Visions for the next presidency notable for their absence
The presidency is a critical role that balances soft power and expert political knowledge
President Michael D Higgins with two former presidents, Mary McAleese and Mary Robinson, at Áras an Uachtaráin in 2013. Photograph: Cyril Byrne
Among all the talk this week about who will or will not contest a presidential election and whether parties will support them, very little has been said about the presidency itself and the purposes to which it might be put for the next seven years. Even though some of the aspirants have been thinking and talking about running for months, many have not as of yet articulated a vision for the office itself or exhibited any real understanding of its powers and importance.
The presidency is the most interesting and potentially most significant office in our carefully framed constitutional system.
It is an office from which extraordinary things can be done to shape and inform national debate and to give voice to our diversity.
The presidential diary, the standing of the incumbent and the facilities of the Áras itself are among the armoury of the phenomenal soft power that a well-thought-out presidency can exercise. The week in, week out task of selecting how and with whom to spend time enables a president to give real life to his or her themes. A good president carefully chooses which people or organisations should have their work endorsed, encouraged and embraced by the power of presidential participation and support.
Hundreds of communities, whether geographic or sectoral, delight in hosting the first citizen on special occasions. The best presidential initiatives often involve reaching out to those who might assume themselves excluded from the invite list. One thinks, for example, of Mary Robinson’s important work in the mid 1990s with Traveller organisations and with the LGBT community.
The most powerful presidential outreach is done quietly and discreetly, away from the media gaze; none more powerfully than Mary McAleese’s careful engagement with a cross-section of Northern Irish society at the most delicate moments of our peace process.
For all that soft power, however, being president and being elected president is not akin to heading up an NGO. Indeed it is striking that two of the most impressive people ever to lead nongovernmental organisations in this country, Mary Davis and Adi Roche, were unfairly brutalised in presidential election contests.
The representative role our presidents fulfil is also significant. We have been blessed with extremely competent and articulate presidents, of whom we at home and our diaspora abroad have had every reason to be proud. They have reflected us extremely well, not only in giving expression to where our country is at, but also in their dignified sense of how to walk the careful boundaries in our relationship with other countries and in our membership of international organisations.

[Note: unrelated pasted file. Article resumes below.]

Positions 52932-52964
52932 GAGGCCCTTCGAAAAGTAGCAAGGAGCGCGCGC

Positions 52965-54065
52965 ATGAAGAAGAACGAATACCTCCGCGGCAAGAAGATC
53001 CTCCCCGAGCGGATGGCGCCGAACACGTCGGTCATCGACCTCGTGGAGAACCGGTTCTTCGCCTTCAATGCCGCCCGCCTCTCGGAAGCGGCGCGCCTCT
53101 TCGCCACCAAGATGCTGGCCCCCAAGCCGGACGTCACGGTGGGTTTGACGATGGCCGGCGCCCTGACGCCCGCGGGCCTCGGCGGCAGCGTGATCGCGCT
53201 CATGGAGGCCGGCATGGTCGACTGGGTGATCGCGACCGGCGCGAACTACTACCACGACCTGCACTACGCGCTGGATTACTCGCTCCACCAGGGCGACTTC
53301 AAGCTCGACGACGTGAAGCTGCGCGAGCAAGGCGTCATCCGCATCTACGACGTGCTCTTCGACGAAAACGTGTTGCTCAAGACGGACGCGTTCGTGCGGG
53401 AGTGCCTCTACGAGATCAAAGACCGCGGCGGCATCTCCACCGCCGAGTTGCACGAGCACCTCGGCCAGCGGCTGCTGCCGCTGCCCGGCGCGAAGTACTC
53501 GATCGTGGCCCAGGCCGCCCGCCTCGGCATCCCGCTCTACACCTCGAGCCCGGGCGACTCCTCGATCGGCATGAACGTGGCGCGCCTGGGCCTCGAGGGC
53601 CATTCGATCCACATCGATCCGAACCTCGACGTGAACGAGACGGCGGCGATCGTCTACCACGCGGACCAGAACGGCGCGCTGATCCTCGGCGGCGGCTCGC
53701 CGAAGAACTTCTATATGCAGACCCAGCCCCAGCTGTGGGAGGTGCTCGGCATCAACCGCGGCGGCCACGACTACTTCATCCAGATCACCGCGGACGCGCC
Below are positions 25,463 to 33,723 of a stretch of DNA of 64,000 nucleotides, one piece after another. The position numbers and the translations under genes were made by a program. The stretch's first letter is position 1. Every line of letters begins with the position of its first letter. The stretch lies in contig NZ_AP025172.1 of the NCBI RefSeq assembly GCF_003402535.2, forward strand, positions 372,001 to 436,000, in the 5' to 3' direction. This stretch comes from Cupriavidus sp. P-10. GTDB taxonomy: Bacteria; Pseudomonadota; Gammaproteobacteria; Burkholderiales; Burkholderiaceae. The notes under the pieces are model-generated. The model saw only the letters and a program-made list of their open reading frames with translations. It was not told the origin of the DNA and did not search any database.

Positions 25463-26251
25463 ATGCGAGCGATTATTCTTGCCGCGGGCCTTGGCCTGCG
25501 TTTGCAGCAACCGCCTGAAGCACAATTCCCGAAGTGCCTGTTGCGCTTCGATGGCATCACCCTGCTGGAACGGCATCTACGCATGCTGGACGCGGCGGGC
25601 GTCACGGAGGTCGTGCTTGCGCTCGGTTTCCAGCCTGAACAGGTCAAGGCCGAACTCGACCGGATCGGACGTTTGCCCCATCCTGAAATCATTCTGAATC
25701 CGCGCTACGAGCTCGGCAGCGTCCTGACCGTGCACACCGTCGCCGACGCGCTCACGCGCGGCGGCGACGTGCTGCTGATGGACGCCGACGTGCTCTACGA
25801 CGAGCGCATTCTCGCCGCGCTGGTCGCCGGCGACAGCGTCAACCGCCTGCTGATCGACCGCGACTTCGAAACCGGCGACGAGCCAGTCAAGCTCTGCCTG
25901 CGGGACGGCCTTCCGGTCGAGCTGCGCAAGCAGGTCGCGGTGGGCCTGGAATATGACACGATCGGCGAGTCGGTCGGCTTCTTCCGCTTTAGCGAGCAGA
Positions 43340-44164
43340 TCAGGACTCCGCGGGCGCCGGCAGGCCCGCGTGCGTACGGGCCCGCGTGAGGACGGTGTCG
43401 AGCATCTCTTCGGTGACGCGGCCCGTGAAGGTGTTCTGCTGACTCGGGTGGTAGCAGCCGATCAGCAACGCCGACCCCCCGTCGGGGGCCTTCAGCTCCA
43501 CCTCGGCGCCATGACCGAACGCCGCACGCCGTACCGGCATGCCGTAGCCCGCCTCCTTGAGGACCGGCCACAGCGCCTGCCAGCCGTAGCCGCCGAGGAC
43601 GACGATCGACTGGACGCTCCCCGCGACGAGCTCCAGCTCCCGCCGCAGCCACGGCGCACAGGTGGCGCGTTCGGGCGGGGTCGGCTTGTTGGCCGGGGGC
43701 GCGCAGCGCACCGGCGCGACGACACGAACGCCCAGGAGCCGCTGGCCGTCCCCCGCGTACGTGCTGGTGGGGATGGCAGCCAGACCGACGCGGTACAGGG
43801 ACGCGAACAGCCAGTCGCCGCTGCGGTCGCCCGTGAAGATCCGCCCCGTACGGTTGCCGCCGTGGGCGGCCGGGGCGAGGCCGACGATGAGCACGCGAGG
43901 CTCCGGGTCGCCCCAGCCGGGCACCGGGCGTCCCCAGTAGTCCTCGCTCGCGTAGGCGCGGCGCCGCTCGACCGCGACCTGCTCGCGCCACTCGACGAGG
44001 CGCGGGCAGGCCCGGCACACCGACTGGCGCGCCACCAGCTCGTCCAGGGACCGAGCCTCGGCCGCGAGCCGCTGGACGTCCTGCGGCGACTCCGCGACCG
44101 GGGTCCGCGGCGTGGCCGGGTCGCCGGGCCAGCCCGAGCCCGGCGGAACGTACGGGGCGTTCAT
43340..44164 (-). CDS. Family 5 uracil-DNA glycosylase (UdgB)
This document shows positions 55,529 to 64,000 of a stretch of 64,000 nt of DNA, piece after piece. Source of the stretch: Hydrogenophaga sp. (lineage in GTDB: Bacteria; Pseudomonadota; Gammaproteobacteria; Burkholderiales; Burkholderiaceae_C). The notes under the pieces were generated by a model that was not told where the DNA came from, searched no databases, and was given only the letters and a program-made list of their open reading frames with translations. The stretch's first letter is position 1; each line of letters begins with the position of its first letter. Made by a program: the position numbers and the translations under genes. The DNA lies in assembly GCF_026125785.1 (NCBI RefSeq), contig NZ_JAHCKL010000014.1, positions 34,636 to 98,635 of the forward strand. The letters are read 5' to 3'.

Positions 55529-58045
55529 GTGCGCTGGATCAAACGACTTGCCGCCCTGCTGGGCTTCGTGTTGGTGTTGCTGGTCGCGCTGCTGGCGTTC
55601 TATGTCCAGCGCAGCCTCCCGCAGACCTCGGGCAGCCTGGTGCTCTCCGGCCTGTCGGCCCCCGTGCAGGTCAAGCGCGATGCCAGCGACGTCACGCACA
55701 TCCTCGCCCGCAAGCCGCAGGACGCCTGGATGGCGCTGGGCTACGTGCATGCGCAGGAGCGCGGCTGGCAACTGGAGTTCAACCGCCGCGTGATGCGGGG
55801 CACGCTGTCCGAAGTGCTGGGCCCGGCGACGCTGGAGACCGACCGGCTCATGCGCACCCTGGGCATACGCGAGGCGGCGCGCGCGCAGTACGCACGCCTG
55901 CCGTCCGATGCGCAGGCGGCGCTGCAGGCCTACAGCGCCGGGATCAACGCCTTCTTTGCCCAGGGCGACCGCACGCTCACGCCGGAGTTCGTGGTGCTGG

Helping to chart an appropriately diplomatic yet assertive course in our relationship with the United Kingdom in the early post-Brexit period will be a key task for the next presidential term.
So too will framing debate about the altered relationships on this island. There is every possibility that talk of a united Ireland will be a central theme of our politics towards the end of the next presidential term. That’s a discussion that cannot be abandoned solely to demographic forces or to be exploited by any individual political party.
The presidency also plays an important role in representing our interest in foreign investment, in tourism and in foreign trade. While nobody wants the presidency to be abused in hawking our national wares, it is both inevitable and appropriate given our status as the most open of economies that the president play a role in advocating for and showcasing the best of our modern dynamic, young and highly educated economy.
We should also remember that some important if rarely exercised constitutional powers are also vested in the presidency. Knowing when to exercise or not to exercise the power to refer legislation to the Supreme Court before enactment or to refuse a dissolution to a taoiseach who doesn’t have a Dáil majority requires careful judgment.
A sophisticated knowledge of and experience in our political system and a subtle understanding of our Constitution and its potential should be seen as prerequisites for the job . All our presidents to date have been either former holders of public office and/or substantial lawyers. Mary Robinson was both. Mary McAleese had the latter and what she lacked in the former was more than compensated for by decades of engagement as an influential voice of and in moderate nationalism.
Our confidence in Michael D Higgins as president to exercise these powers judiciously if the need had arisen during the lengthy hiatus after the last general election was informed by his long experience in our politics and his independent mindset.
Mary McAleese once described how the presidency requires someone with “a warm heart and a cool head”. Each is as important as the other.